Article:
I’ve loved this poem by Amy Gerstler for a long time.
A Father at His Son’s Baptism
Cutlet carved from our larger carcasses:
thus were you made — from a spit and a hug.
The scratchy stuff you’re lying on is wool.
You recognize the pressure of your mother’s hand.
That white moon with a bluish cast is a priest’s face,
frowning over a water bowl. Whatever befalls you now,
you’ve been blessed, in a most picturesque
and ineffective ceremony dating from the Middle Ages.
Outdoors, the church lawn radiates a lethal green.
A gas truck thunders down the street.
Why, at emotional moments, do the placid trees
and landscape look overexposed, almost ready
to bleach away, and reveal the workings
of “the Real” machine underneath?
All bundled up on such a hot day:
whose whelp, pray tell, or mutton chop are you?
— tail-less, your cloudy gaze a vague accusation,
not of the sins of my history, but ignorance
to come, future cruelty. You’re getting red
in the face, blotchy, ready to wail. Good.
From now on protest and remember everything.
Your cries assail even the indigent dead,
buried in charity plots right outside,
slowly releasing their heat, while you,
born out of the blue into a wheezing spring,
watch a chaotic mosaic assemble itself.
You tune up. My love for you is half-adrenaline,
half gibberish. More Latin and the priest
splatters you. He’s got one good eye,
and a black patch, like a pirate.
Now, smiling as if he knows something I don’t,
he hands you to me. If I drop you, loudmouth,
will you bounce or fly? You were chalky
and bloody at first, in the doctor’s grip,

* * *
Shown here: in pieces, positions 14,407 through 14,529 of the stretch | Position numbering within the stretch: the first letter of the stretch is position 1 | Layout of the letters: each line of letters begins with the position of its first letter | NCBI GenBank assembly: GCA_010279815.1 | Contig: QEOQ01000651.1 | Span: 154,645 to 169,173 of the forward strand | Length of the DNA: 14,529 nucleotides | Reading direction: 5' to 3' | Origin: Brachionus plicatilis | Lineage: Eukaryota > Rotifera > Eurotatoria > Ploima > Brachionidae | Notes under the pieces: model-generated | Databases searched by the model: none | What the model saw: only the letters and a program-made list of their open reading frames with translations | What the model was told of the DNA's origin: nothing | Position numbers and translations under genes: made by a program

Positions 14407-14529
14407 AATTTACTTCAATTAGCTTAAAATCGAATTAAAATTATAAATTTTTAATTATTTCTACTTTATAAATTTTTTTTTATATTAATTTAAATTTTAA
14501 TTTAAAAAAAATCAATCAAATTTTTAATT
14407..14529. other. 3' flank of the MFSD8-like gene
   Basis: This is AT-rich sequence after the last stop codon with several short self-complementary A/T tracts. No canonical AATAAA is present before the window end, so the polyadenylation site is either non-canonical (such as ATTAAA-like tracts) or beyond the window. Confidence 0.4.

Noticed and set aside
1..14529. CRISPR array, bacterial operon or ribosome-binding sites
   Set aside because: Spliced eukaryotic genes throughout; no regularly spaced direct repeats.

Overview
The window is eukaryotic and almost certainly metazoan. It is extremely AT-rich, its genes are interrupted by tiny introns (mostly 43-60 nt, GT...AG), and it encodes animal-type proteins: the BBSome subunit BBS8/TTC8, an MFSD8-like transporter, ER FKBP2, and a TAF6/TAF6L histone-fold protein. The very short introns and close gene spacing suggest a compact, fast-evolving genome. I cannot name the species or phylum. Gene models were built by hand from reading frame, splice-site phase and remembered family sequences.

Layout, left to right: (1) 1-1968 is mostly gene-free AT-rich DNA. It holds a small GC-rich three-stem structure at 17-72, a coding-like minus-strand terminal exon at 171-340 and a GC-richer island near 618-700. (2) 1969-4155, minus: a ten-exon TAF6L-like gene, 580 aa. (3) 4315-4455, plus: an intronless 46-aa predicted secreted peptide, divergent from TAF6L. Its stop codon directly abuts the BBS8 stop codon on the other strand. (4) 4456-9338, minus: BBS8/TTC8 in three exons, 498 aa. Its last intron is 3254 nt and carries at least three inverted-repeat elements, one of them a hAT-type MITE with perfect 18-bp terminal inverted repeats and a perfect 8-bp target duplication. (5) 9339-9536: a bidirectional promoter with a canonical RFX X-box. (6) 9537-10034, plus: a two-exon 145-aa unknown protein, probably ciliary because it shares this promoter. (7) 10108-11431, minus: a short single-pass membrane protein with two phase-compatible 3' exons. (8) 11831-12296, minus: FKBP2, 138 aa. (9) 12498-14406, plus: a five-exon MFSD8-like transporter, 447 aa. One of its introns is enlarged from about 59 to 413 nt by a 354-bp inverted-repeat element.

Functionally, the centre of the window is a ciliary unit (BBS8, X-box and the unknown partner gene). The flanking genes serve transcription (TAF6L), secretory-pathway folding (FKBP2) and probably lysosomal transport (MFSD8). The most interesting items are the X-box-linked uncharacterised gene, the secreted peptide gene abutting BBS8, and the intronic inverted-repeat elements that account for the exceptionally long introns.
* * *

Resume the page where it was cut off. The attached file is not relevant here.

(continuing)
looking skinned and inside-out.
Boyhood, a dangling carrot. I stare at you
and experience the embarrassment of riches.
I need to loosen my tie or I’ll faint.
Outside a rake scrapes, sprinklers hiss.
It might be best to set you down
in one of these squares of light on the floor,
striped by venetian blinds, and leave you safe
in that bright cage. I could go have coffee,
and come back when we can carry on
a conversation. Men and women are afraid
of each other. It’s true. Whisper
and drool of my flesh, I’m terrified of you.
— Amy Gerstler, from Bitter Angel, Carnegie Mellon University Press, 1990
The poet Eileen Myles said of Gerstler’s work, “the supernatural, the sexy mundane, the out-of-sight are simply her materials.” Yes. Take the utterly original descriptions of this new baby: “Cutlet carved from our larger carcasses”(!) Or, “You were chalky / and blood at first, in the doctor’s grip, / looking skinned and inside-out.” We are ferried along in this poem with sharp, pulsing sounds hidden in plain sight — “That white moon with a bluish cast is a priest’s face, / frowning over a water bowl.”
The voice of the speaker is observant, honest, afraid, and even, at turns, wise: “From now on protest and remember everything.” There are so many subtle moments of acceleration and buildup in the poem that get us to those implicating final lines: “Men and women are afraid / of each other. It’s true. Whisper / and drool of my flesh, I’m terrified of you.” This poem brilliantly conveys that feeling of lost-at-sea-ness that is anyone closely observing a new baby — Who is this baby? Where did s/he come from?